Gabel receives grant to continue Black Hills macrofungi study - Top

Dr. Audrey Gabel, professor of biology at Black Hills State University, was recently awarded a grant from the South Dakota Department of Game, Fish and Parks (Wildlife Division) for $3,908 to continue a study that began in 1998 to collect identify and document macrofungi in the Black Hills.

Gabel reports that the research on macrofungi is significant because it can, among other things, supplement existing plant and animal information now used for ecosystem management, provide a significant contribution to identifying the commonly occurring fungi and or unusual fungi, all of which can be used to determine unique areas for management,

help to establish indicator species which can be used to document environmental change and identify species of mycorrhizal fungi, which are critical to the quality of a coniferous forest and which can be used as indicators of decline in quality. According to the professor, the ectomycorrhizal fungi can also be used as indicators of air pollution.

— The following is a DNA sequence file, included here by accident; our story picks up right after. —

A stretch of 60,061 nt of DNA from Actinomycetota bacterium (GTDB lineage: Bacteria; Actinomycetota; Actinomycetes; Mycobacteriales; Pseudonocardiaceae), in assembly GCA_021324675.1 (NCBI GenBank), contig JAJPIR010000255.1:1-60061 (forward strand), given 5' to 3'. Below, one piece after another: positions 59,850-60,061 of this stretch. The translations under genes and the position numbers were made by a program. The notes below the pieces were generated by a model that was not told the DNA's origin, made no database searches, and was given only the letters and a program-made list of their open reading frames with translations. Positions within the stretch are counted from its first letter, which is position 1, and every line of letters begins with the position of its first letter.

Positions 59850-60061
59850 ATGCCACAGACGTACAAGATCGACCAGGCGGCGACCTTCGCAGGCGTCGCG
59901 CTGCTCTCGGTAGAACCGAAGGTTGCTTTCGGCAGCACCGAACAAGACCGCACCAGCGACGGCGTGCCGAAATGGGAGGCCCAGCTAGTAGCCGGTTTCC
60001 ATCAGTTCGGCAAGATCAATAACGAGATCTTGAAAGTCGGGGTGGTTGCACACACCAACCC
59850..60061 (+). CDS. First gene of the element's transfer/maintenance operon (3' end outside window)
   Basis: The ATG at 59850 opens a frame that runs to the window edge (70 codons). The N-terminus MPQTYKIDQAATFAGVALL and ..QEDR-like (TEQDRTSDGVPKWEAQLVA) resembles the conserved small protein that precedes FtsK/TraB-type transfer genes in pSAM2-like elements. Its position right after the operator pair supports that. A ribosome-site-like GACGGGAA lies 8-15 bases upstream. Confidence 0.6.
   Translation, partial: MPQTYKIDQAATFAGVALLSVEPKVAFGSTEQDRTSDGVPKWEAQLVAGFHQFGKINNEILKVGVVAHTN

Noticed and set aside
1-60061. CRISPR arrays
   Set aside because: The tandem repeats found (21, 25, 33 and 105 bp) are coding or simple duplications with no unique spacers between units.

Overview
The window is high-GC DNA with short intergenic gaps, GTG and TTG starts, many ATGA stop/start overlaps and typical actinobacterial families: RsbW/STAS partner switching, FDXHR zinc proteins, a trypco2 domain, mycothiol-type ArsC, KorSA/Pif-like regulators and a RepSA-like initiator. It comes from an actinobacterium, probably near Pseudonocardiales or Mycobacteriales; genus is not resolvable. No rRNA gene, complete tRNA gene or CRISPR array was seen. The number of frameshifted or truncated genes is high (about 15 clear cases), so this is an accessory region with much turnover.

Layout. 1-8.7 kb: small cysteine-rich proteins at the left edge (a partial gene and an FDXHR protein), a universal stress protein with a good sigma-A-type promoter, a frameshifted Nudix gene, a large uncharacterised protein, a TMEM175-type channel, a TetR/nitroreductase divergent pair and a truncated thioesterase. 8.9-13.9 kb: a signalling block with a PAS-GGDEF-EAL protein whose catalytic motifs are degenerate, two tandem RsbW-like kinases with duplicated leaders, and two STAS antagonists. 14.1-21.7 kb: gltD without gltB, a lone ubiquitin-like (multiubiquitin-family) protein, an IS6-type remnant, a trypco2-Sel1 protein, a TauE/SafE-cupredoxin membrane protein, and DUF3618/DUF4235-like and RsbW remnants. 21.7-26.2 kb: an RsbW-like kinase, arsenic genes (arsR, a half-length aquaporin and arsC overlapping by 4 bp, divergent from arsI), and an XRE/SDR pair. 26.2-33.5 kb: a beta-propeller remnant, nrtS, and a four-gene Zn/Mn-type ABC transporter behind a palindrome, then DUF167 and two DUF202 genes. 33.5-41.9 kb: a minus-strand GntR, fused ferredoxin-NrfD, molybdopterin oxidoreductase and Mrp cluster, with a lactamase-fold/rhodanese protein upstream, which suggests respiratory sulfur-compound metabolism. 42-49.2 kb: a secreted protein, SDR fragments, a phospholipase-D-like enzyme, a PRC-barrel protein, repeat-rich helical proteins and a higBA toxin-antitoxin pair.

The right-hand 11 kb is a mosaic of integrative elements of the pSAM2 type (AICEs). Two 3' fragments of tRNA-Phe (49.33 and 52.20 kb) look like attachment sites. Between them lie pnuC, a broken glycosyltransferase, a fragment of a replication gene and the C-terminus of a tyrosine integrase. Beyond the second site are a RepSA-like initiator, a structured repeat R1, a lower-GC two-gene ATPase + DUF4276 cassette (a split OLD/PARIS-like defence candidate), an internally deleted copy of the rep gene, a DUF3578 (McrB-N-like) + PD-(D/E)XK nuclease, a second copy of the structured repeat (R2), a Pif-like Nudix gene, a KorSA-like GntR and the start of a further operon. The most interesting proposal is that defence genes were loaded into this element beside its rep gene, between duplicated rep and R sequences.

Information from this assessment will supplement current data for preparation of at least one manuscript, which will be submitted to a refereed journal for publication and for a field guide, which is currently in preparation.

Gabel has been a faculty member in the College of Arts and Sciences at BHSU since 1985. She has a Ph.D. in botany/mycology from Iowa State University.  

BHSU faculty receive Advanced Projects in Teaching with Technology grants - Top

Ten BHSU faculty members are recipients of Governor Bill Janklow's Advanced Projects in Teaching with Technology.